Sunday, January 10, 2010

Weekly Market Wrap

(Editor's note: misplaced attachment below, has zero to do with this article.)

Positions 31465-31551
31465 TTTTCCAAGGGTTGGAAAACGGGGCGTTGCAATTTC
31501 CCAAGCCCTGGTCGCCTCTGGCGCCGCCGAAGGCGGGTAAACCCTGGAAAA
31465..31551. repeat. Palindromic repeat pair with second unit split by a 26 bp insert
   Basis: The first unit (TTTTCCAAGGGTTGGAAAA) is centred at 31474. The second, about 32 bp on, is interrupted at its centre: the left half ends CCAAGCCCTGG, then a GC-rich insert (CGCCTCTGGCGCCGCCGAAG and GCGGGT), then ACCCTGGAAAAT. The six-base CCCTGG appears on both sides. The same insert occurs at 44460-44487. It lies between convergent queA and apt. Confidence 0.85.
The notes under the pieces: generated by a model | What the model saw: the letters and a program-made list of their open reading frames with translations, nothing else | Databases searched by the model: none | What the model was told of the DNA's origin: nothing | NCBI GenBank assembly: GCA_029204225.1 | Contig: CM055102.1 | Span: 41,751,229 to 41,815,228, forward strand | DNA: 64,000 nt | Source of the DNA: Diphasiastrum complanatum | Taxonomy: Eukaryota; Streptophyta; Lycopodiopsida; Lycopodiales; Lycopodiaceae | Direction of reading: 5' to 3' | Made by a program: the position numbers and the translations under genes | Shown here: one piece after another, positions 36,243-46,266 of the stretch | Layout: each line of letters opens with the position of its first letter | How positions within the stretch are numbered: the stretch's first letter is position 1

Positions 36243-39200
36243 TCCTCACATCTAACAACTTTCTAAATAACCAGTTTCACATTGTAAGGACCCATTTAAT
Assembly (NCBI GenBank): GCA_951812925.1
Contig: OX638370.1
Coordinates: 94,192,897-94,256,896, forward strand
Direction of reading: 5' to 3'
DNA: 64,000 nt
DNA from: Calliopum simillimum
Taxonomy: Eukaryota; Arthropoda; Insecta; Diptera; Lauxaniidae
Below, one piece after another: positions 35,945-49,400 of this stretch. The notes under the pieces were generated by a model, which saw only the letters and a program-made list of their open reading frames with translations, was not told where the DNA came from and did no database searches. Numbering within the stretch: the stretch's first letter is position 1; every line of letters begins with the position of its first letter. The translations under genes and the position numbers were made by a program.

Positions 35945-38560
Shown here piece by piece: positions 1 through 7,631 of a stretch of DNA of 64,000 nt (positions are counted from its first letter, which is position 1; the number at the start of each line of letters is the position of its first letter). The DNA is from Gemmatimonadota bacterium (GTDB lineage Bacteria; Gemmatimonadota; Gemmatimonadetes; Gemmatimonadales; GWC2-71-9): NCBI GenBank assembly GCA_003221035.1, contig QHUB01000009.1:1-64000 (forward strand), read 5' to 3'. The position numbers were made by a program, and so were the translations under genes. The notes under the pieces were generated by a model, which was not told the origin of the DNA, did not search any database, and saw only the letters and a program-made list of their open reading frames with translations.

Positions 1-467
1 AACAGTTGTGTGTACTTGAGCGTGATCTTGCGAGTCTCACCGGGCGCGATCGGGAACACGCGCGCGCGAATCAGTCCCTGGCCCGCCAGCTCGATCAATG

Trading was driven by widely anticipated economic data this week. Monday's strong December ISM Manufacturing data kicked the week off on a positive note, with the headline number higher than at any time since April 2006 and the critical new orders component hitting its highest level since late 2004. Investors waited eagerly for Friday's US December employment reports, with the intervening ADP and weekly claims numbers dampening hopes for positive job growth. Analyst expectations for the Non-farm data called for breakeven job growth but the actual number was a very disappointing -84 thousand, while the annualized December unemployment rate didn't budge from the 10% level. In the wake of the report, the Fed's Rosengren asserted that slow job growth justifies low interest rates, while the spin from the White House's Christina Romer was that hesitant employers were not rushing to hire full-time employees. PIMCO's Bill Gross reiterated that he is worried about the Fed's exit strategy and does not believe the US economy is ready for the Fed to take away the punch bowl. In its minutes from the December 16th meeting, FOMC members noted that more stimulus in the form of large scale asset purchases may become necessary, especially if the economic outlook weaken. In any case, markets took the jobs data in stride, with equity indices sustaining levels that had been seen all week long. For the week, the DJIA gained 1.8%, the Nasdaq rose 2.1%, and the S&P 500 added 0.3%.